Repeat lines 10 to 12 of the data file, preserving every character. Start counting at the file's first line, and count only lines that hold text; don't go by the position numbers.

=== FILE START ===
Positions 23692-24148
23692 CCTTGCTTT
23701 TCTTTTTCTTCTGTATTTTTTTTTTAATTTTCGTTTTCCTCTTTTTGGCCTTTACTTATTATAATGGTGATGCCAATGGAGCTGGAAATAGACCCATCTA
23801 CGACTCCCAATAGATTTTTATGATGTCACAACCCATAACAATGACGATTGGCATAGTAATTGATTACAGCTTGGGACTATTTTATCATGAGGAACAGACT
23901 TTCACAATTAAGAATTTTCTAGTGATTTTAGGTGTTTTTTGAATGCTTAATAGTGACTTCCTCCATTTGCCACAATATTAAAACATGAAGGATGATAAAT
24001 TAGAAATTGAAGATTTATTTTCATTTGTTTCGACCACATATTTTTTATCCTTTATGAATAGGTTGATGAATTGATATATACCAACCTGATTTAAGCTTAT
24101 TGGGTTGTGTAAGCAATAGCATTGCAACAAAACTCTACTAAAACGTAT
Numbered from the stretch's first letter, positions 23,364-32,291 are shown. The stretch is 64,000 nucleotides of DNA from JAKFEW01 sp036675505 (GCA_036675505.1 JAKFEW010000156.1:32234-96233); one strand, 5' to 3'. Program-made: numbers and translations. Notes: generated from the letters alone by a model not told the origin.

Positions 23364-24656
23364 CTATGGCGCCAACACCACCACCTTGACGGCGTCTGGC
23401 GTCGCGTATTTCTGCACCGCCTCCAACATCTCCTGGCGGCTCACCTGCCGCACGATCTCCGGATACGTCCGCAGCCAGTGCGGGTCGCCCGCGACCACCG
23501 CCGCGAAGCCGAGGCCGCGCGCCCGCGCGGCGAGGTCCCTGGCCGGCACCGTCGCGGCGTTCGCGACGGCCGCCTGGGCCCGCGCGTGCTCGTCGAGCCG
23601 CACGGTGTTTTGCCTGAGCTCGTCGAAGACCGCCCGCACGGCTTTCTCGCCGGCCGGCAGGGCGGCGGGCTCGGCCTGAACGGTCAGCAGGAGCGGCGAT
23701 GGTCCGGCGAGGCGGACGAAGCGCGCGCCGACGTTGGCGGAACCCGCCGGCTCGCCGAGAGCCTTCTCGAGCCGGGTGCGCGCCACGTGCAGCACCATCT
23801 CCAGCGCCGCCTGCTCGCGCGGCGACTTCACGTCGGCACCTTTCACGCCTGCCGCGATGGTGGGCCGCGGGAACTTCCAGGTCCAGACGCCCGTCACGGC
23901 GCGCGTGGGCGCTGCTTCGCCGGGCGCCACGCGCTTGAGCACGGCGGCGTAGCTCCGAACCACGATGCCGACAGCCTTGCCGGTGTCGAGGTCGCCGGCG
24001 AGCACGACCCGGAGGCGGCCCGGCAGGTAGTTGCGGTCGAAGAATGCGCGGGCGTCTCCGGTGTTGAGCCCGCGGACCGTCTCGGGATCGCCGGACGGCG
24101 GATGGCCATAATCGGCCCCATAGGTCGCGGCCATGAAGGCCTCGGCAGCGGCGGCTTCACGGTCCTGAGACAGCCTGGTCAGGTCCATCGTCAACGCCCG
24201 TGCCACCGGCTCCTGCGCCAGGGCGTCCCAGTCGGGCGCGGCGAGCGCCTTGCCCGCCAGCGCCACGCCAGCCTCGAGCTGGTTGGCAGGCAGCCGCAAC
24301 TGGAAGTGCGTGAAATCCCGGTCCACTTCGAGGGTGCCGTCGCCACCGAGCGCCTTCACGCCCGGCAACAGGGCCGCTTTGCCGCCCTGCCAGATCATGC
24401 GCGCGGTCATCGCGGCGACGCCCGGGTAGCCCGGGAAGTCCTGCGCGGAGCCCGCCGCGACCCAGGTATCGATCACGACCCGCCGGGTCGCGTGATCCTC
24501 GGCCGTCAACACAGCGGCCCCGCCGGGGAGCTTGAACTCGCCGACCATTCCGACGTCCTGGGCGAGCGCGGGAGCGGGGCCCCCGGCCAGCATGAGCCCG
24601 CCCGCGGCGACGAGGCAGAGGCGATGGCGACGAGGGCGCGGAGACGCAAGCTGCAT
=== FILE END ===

23364 CTATGGCGCCAACACCACCACCTTGACGGCGTCTGGC
23401 GTCGCGTATTTCTGCACCGCCTCCAACATCTCCTGGCGGCTCACCTGCCGCACGATCTCCGGATACGTCCGCAGCCAGTGCGGGTCGCCCGCGACCACCG
23501 CCGCGAAGCCGAGGCCGCGCGCCCGCGCGGCGAGGTCCCTGGCCGGCACCGTCGCGGCGTTCGCGACGGCCGCCTGGGCCCGCGCGTGCTCGTCGAGCCG